A Missouri mother who almost lost her son at 8 weeks pregnant due to a rare complication and then underwent life-saving surgery after his premature birth said it was the nurses who arranged for her to meet her newborn baby before she went in for the operation who helped save her life two years ago.
“Luka and I needed each other, and we needed to meet each other,” Sharee McCoy, who suffered massive blood loss after Luka’s birth, said. “She could potentially have saved both of us,” speaking of the nurse who brought mother and son together.
Luka, who was born at 31 weeks gestation and was having trouble breathing on his own in the NICU, was able to be weaned off oxygen when he was brought near his mom for the first time, and then began breathing without assistance while he was on her chest.
“I didn’t heal Luka, his mom healed Luka, and I think Luka helped to heal Sharee,” Chaela Kinney, Luka’s NICU nurse at SSM Health St. Mary’s Hospital, said. “It was the best miracle I’ve ever witnessed.”
McCoy and Luka began beating the odds just eight weeks into her pregnancy, when it was discovered that she had a cesarean scar pregnancy, which is threatening to both the developing fetus and mother.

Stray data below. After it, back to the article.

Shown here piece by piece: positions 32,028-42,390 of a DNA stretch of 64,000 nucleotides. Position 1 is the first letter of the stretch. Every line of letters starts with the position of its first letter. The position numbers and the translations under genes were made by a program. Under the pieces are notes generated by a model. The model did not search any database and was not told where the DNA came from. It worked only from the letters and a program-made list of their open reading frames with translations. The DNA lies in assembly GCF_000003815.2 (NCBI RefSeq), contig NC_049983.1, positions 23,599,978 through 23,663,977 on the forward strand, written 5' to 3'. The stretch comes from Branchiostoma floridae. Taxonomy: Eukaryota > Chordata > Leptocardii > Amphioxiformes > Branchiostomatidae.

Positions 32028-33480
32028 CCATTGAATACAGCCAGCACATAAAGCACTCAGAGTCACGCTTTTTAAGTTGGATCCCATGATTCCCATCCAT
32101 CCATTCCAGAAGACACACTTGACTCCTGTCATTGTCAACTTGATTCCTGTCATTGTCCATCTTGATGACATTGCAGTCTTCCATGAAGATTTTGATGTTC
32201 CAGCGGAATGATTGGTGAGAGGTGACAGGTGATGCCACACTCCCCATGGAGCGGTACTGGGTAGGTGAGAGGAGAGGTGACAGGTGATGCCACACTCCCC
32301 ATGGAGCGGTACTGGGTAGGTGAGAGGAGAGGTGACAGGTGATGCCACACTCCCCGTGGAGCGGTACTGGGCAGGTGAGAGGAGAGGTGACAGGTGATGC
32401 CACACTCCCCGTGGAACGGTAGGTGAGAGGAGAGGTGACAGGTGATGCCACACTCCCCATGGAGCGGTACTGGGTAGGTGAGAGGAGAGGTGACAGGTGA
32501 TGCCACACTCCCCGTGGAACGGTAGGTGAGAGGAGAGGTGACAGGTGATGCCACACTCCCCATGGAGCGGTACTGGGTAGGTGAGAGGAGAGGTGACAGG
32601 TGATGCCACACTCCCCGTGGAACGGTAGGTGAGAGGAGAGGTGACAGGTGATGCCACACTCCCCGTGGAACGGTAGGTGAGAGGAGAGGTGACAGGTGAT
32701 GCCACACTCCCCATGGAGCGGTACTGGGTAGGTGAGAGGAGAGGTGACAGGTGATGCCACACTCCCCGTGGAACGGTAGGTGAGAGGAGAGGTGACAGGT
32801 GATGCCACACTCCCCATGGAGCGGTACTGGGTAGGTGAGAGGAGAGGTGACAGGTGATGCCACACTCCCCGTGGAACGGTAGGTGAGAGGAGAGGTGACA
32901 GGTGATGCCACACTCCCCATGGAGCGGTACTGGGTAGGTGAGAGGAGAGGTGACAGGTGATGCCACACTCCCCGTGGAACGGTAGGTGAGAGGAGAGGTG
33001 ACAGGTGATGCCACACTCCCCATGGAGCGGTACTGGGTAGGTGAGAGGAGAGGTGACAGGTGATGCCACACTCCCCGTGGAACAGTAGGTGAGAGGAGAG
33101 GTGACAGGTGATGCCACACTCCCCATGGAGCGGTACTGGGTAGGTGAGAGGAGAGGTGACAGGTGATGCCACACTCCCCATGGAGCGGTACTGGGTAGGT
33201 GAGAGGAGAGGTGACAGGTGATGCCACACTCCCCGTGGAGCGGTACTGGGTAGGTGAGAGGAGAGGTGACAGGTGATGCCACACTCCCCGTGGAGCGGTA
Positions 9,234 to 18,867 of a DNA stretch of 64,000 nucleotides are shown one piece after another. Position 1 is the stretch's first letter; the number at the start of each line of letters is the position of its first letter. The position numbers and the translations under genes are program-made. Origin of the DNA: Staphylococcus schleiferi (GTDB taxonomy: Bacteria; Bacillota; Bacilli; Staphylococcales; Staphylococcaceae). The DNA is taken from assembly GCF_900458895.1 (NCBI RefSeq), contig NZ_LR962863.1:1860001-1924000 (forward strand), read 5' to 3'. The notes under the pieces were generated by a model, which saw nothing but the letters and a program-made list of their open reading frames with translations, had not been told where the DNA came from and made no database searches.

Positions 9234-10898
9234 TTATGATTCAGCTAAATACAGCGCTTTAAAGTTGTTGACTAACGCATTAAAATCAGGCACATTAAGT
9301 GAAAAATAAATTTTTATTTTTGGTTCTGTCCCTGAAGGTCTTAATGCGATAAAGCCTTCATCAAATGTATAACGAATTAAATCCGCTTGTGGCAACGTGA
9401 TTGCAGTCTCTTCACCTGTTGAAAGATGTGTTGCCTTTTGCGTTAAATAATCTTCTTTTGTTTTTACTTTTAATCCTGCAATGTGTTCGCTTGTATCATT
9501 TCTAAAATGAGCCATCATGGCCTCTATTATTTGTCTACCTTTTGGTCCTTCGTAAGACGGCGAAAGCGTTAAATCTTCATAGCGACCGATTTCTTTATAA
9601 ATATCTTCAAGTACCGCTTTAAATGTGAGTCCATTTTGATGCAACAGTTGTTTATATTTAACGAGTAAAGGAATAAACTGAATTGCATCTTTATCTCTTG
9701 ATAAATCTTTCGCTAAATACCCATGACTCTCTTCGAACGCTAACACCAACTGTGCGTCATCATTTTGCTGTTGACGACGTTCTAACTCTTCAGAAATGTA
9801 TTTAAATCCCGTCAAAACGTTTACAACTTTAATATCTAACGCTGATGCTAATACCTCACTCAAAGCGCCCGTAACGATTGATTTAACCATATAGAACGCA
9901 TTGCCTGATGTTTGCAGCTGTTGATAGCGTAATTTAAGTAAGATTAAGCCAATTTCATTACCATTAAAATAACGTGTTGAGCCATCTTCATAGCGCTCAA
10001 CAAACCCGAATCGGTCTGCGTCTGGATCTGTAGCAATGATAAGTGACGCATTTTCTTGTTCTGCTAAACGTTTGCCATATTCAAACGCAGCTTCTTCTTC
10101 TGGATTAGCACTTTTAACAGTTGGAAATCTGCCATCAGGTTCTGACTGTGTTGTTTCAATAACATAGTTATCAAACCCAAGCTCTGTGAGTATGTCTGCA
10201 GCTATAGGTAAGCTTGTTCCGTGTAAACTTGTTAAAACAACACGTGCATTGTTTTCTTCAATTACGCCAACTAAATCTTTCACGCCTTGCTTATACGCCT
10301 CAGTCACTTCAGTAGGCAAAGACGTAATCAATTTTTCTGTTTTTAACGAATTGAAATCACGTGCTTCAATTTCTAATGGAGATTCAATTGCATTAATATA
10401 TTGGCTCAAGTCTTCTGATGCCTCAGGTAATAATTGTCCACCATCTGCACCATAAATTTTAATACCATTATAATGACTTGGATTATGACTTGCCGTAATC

“They said that my life would be at-risk if I would continue with the pregnancy,” she said. “They did have one alternative surgery if I decided to go with it, but there was no guarantee it would work.”
Dr. Cristian Campian, the SLUCare Urogynecologist at SSM Health St. Mary’s Hospital, said the procedure had never been done before, so he had no blueprint to go with ahead of McCoy’s surgery. The procedure was a success, and McCoy suffered no further complications ahead of Luka’s premature birth.
Immediately following his birth, she was transferred to the ICU where she was sedated, but because there was a chance that she may not survive the next surgery, her medical team slowly brought her out of sedation so she could speak with family members.
It was then that Kinney decided Luka, who was dealing with health issues of his own, needed to meet his mother.
“To see him with her, I was able to wean his oxygen he was on 100 percent, I was able to wean him to room air, I did not have to provide breaths for him anymore — being able to witness that, it’s a miracle,” Kinney said.
Two years later, McCoy said she is still forever grateful to Kinney and the staff at SSM Health St. Mary’s Hospital for what they did to save her and her son.
“He obviously has no idea this journey he went through to even become Luka, he’s kind of one of kind and I’m really proud to be his mom,” McCoy said.